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Mouse or Rat? Translation as Negotiation by…

Mouse or Rat? Translation as Negotiation

by Umberto Eco

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Made me think more about translation - the art and its difficulties - than I had ever before. ( )
  soylentgreen23 | Jul 3, 2016 |
Eco first described a categorisation of translation types that he did not agree with but that had been gaining some acceptance in academia. The lectures he gave at Oxford in 2002, and which constitute the core content of this book, were written with the intention of addressing, "...the exaggeratedly indulgent idea of translation that charmed some of my students and colleagues."

The categorisation was:

Interpretation - which would include paraphrasing

Translation from one language to another

Intersemiotic Translation/Transmutation - e.g. adapting a book to a film, or creating a piece of music to represent a painting

Eco's lectures demonstrate how Interpretation and Intersemiotic Translation cannot be regarded as true translation. With his natural wit and aplomb, Eco produces examples that expose the weaknesses of the arguments for these two activities to be described as translation.

While this description of the book's topic sounds fairly dull, I must say the execution is far from dull.

I was a little concerned that my lack of linguistic skill would be a problem for my reading this book. While the book includes some examples involving English, Spanish, Italian, German and French, these examples did not dominate the text and Eco gave explanations of the points he was making that minimised the amount of meaning I was missing.

The book focuses mostly on the situations that cause difficulties for translators and these are described in often humorous ways. He also discusses the acceptable and unacceptable approaches adopted by translators for addressing such situations.

Eco has a chapter on translating poetry. He described poetry as the touchstone for translation as it contains every difficulty and dilemma a translator will face. Not only does it have the problem of determining what the words mean and what effect the poet was trying to create, but it also brings in issues of rhythm, rhyme, and meter.

It was in the chapter on poetry that Eco referenced Dorothy L Sayers. She would have been pleased at his mention. Rather than being remembered for her Lord Peter Wimsey novels, Sayers wanted to be remembered for what she regarded as her greatest achievement: her translation of Dante's Inferno. It is this work that Eco references. She would have been pleased that his mentioned her translation was to express surprise that it had not been included in a famous critical work on the various translations of the Inferno.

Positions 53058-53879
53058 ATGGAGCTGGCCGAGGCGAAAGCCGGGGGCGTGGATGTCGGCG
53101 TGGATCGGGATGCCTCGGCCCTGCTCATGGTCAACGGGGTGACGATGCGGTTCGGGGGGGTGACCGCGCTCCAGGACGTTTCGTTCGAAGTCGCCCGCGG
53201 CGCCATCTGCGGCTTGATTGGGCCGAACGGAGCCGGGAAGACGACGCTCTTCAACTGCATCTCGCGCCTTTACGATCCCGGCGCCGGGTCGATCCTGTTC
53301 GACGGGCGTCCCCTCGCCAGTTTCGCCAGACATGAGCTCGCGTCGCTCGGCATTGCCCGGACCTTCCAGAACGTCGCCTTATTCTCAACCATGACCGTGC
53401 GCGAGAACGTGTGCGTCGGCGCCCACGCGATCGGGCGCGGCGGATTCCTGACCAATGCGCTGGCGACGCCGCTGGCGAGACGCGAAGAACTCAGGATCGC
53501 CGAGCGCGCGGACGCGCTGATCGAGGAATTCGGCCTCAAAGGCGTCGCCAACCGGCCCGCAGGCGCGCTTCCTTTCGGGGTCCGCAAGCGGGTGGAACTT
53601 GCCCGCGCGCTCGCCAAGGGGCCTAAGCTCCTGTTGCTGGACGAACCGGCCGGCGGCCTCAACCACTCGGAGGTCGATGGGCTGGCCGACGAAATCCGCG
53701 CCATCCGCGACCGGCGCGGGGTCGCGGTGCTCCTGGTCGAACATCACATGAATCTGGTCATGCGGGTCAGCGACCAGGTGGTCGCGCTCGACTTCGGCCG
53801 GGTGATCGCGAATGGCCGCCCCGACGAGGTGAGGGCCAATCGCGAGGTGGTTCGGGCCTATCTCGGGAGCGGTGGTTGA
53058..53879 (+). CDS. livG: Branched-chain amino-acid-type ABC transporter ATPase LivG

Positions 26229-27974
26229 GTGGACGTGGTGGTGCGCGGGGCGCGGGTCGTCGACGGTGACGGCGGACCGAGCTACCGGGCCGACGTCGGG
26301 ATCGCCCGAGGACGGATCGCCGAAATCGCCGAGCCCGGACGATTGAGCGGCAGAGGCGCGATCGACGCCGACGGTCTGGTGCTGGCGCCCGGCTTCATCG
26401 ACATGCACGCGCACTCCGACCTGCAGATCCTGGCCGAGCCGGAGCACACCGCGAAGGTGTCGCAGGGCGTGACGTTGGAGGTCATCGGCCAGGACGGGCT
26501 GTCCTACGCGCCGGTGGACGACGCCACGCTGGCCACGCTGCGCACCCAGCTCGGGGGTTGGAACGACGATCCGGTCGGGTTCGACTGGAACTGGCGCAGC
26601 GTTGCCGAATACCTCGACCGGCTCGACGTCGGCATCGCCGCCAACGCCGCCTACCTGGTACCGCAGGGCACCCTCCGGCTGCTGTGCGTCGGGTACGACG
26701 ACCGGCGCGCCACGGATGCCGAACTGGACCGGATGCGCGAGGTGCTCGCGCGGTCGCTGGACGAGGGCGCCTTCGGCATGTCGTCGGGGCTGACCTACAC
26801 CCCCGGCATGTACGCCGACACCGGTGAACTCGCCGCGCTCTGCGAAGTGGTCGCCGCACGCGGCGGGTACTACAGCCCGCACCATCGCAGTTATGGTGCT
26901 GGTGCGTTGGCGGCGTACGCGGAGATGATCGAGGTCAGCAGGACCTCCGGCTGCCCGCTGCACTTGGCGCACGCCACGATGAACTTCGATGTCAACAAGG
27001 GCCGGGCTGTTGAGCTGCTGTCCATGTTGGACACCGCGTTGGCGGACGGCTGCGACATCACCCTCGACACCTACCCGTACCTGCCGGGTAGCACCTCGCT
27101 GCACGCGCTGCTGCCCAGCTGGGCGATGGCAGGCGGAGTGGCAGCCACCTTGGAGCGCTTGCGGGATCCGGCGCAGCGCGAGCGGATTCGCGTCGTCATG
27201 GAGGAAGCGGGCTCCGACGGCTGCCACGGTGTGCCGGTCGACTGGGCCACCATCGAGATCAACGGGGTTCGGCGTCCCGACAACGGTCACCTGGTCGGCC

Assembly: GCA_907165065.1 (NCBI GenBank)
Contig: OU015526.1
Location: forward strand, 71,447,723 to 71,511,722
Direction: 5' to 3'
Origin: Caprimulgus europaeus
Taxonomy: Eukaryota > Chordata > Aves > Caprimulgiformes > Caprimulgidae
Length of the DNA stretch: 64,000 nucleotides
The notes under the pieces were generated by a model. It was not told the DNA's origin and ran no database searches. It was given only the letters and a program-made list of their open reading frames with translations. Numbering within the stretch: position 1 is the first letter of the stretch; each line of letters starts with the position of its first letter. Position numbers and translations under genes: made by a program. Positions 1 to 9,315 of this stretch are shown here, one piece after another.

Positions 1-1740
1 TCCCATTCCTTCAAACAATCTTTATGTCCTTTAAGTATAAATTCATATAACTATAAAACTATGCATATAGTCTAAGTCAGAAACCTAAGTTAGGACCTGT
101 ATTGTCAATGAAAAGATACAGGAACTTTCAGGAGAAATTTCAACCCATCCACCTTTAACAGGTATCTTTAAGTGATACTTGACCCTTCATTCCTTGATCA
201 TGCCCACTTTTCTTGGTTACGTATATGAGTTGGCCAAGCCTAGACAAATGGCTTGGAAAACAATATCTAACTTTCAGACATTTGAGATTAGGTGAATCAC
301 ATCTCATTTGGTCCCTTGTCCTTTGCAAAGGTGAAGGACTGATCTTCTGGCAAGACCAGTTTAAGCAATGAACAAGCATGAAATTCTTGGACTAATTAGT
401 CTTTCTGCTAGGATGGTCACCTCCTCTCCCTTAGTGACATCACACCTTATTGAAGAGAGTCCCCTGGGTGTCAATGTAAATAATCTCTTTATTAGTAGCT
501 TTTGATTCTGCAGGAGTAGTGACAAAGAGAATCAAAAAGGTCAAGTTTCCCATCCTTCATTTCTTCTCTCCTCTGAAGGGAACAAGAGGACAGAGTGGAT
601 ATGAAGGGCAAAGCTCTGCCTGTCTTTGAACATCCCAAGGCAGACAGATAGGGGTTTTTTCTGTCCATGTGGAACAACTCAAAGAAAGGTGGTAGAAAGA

As a polyglot, a philosopher, a bibliophile, an expert on semiotics, an author who has had his works translated into many languages, and as a translator of works himself, Umberto Eco was ideally suited to write a book on the difficulties of translation. ( )
3 vote pgmcc | Apr 10, 2016 |
This is a subject I just find endlessly fascinating.

Eco's theme in this book is that translation (particularly literary translation) is a "negotiation" between what you might call the 'letter' and the 'spirit' of the original. For example, the book's title refers to Eco's attempt to translate the scene in Hamlet where Hamlet stabs Polonius behind a curtain, saying "How now? A rat? Dead, for a ducat, dead!".

Eco says he translated 'rat' as 'topo', which in Italian actually means mouse, because they don't really have a word that means 'rat' in the same sense. Of course, this misses the wordplay of 'rat' as someone who is a betrayer.

The book is mainly a series of similar examples, many taken from translations of Eco's own works. His writing is especially difficult in this respect, since it is full of allusions, both subtle and obvious, to all kinds of other literature and popular culture.

Mouse or Rat doesn't exactly break new ground in this field (Douglas Hofstadter's Le ton Beau de Marot covers similar ideas and also tells an affecting love story at the same time; I recommend it highly), but I could read examples like this pretty much endlessly.

The only problem I had is that you really need a working knowledge of all the languages used to get the full effect, but even my meager knowledge of German/French/Spanish/Italian was enough to get the idea. ( )
  JenneB | Apr 2, 2013 |
A series of lectures reworked as chapters on the problems of translation. Eco's theme of "negotiation" is a very useful one, allowing him to take a less dogmatic path than usually staked out by those who haven't actually tried to translate anything, while still actually saying something about the subject - quite a lot, in fact.
Similar in many ways to Hofstadter's ideas (Le Ton Beau de Marot, the first thing to read for those interested in translation) but much more concise and addressed from, perhaps, another angle. ( )
1 vote kiparsky | Aug 24, 2007 |
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